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How COVID Can Affect Brain Health, and 9 Ways to Strengthen Yours



Consider adding tai chi to your fitness routine to improve your brain health.

Credit: Pheelings Media / iStock / GettyImages

More than a year after the novel coronavirus pandemic, researchers are still working tirelessly to better understand the virus behind COVID-19 and its short- and long-term health effects.

The most commonly reported symptoms include fatigue, shortness of breath, cough, and joint and chest pain, according to the Centers for Disease Control and Prevention (CDC).

These brain symptoms have been seen in many “long distance patients” who continue to have persistent symptoms for six months or more after being initially diagnosed with COVID-19, as shown in a September 2020 medical review in JAMA.

Here we take a look at what we know so far about the effects of COVID on the brain and what you can do to support your brain health after infection.

How COVID can affect the brain

Not everyone who has COVID ends up with brain symptoms, but there are a few to look out for:

More serious effects include something known as COVID encephalitis, or inflammation of the brain.

Early data from an October 2020 study in the Journal of the Neurological Sciences suggests up to 13 percent of people with COVID-19 and with neurological complications can develop some form of encephalitis.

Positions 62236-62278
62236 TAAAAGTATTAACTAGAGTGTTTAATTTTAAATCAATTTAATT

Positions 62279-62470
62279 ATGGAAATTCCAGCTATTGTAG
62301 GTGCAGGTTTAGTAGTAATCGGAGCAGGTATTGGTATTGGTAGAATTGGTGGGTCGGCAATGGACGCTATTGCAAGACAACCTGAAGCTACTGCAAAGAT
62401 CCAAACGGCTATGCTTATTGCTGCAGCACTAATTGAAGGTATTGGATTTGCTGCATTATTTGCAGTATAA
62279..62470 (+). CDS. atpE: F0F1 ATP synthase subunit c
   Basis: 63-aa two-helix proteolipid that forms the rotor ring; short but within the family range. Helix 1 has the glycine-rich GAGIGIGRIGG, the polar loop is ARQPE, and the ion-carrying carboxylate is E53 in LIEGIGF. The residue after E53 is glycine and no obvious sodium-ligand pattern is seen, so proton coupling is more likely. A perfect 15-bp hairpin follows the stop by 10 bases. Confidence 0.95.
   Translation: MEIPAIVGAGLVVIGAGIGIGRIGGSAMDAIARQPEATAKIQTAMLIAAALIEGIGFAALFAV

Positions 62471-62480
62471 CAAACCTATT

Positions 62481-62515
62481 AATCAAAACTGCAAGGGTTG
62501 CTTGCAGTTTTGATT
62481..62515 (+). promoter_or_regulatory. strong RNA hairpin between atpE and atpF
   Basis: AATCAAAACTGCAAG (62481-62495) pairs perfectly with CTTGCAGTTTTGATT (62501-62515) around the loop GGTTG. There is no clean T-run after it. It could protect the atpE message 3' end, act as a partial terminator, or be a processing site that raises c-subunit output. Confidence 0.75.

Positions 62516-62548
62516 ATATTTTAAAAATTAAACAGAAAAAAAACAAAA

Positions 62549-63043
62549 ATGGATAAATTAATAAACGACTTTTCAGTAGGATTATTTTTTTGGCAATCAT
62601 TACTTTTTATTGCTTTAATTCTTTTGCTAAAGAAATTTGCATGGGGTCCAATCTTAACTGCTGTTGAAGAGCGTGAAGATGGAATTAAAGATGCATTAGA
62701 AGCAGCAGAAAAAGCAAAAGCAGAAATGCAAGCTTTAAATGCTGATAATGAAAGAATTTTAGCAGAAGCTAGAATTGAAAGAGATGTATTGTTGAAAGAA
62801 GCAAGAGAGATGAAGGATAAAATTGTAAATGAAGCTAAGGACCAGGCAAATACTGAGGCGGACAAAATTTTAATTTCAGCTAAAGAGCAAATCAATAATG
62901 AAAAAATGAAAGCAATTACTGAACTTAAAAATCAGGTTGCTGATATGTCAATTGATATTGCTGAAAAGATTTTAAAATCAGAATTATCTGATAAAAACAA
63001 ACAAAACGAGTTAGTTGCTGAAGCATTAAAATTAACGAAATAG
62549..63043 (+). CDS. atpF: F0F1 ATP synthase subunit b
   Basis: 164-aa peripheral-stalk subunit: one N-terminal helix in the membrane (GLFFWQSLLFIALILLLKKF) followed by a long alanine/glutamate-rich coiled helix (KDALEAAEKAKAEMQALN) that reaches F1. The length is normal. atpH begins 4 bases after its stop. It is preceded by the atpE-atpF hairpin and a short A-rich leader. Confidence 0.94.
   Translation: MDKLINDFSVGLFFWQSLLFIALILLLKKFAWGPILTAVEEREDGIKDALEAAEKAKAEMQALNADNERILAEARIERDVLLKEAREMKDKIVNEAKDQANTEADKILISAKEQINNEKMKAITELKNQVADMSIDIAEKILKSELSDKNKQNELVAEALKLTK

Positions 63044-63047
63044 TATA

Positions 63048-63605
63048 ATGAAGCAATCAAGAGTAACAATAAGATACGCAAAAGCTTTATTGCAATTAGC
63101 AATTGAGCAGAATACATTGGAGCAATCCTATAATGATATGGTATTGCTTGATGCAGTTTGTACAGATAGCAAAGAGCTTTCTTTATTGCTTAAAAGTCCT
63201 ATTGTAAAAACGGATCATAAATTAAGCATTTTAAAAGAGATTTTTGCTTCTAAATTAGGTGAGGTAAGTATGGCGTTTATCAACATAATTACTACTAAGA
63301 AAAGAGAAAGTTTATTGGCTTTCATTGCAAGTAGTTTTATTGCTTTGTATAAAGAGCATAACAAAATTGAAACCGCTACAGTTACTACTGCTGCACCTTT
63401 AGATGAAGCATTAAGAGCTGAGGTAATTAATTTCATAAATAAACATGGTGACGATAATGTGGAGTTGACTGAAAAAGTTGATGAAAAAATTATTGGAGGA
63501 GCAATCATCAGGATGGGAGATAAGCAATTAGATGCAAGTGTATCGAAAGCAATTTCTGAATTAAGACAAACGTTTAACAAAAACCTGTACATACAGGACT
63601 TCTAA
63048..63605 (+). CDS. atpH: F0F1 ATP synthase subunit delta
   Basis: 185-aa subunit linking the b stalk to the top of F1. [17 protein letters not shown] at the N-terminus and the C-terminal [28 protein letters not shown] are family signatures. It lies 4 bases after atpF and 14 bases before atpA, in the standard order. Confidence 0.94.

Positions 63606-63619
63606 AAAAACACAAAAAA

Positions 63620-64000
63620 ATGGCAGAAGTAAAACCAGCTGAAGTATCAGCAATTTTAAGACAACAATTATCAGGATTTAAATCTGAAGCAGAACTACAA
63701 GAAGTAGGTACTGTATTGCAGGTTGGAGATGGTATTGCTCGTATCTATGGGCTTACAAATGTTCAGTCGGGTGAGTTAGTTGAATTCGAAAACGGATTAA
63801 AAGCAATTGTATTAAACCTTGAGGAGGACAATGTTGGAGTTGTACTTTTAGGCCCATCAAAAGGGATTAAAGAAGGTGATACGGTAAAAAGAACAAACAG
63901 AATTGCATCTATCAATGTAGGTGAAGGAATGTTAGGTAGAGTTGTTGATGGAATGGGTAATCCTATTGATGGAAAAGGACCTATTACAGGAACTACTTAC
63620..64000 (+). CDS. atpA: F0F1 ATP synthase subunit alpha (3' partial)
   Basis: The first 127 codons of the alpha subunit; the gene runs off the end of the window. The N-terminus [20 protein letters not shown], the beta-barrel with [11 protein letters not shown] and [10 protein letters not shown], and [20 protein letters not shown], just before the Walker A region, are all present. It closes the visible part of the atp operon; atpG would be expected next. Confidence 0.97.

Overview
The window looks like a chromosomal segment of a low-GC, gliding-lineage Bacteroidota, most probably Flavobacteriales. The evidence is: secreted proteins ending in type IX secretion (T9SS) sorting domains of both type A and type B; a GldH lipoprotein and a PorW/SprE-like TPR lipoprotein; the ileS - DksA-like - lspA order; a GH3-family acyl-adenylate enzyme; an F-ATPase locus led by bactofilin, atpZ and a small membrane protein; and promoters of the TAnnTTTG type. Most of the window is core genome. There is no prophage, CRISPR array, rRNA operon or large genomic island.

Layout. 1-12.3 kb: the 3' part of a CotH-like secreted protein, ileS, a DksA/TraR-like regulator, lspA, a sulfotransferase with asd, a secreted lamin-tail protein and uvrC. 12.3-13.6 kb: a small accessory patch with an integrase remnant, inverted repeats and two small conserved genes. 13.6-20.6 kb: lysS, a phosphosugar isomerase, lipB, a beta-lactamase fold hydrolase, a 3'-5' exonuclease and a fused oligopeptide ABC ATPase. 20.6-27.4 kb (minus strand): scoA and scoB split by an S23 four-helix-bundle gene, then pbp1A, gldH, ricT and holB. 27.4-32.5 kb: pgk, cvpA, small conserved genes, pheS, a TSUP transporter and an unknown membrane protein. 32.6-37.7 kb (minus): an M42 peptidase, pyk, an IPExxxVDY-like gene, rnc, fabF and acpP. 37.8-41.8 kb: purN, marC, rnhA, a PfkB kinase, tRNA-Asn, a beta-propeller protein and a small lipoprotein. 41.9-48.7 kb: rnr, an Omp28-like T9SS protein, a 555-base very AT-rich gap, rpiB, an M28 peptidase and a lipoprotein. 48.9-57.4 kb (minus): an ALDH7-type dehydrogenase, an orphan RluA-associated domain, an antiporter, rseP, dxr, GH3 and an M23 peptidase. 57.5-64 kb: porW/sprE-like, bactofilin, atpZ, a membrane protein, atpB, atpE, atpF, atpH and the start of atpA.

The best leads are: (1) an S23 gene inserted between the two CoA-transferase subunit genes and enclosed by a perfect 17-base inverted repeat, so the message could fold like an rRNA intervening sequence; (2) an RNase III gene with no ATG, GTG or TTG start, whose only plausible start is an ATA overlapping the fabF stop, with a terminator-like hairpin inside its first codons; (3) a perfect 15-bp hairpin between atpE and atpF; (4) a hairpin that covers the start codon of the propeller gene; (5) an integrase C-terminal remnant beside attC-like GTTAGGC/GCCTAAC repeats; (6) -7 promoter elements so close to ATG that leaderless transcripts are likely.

Although not very common, “we know from experience that encephalitis caused by other viruses can lead to long-term problems such as early dementia or stroke, so there is concern that COVID-19-induced encephalitis could have the same consequences. ” Stephen Hurlbut, MD, a neurologist from Texas Health Harris Methodist Hospital, told

Psychiatric symptoms have also been reported in people who have had “long-term COVID”. A February 2021 study at JAMA Psychiatry found that an estimated 24 percent of patients who recovered from severe COVID-19 infections met criteria for depression and / or generalized anxiety disorder. (The number is closer to 11 percent in the general adult population, according to the CDC.)

The same study also found an association between patients recovering from severe COVID-19 and post-traumatic stress disorder (PTSD).

“PTSD not only encompasses depression and anxiety, it also leads to sleep disorders that further reduce cognitive function,” explains neuropsychologist Paul Schulz, MD, professor of neurology and director of the Clinic for Memory Disorders and Dementia at McGovern Medical School.

3. Chronic fatigue syndrome

A number of postviral syndromes affecting the brain have also been observed with COVID-19, such as chronic fatigue syndrome / myalgic encephalomyelitis (CFS / ME), a condition characterized by extreme tiredness or fatigue that can also cause memory problems and difficulty concentrating .

“It was very difficult to figure out why some people get CFS / ME, but we see a lot of people with CFS / ME [the disorder] after every viral illness, and the same seems to apply to COVID, “says Dr. Schulz.

9 ways to support brain health after COVID

In addition to working with your doctor, here are some ways you can restore your neurological health while your body recovers from COVID.

1. Engage in mentally stimulating activities

Just as training the muscles in your body improves your strength, so training your brain through mental stimulation or mental exercise improves your health, notes Eva Feldman, MD, PhD, professor of neurology at Michigan Medicine.

Research, including a December 2016 study in Brain Imaging and Behavior, has shown that mentally challenging your brain creates new connections that protect against future memory loss.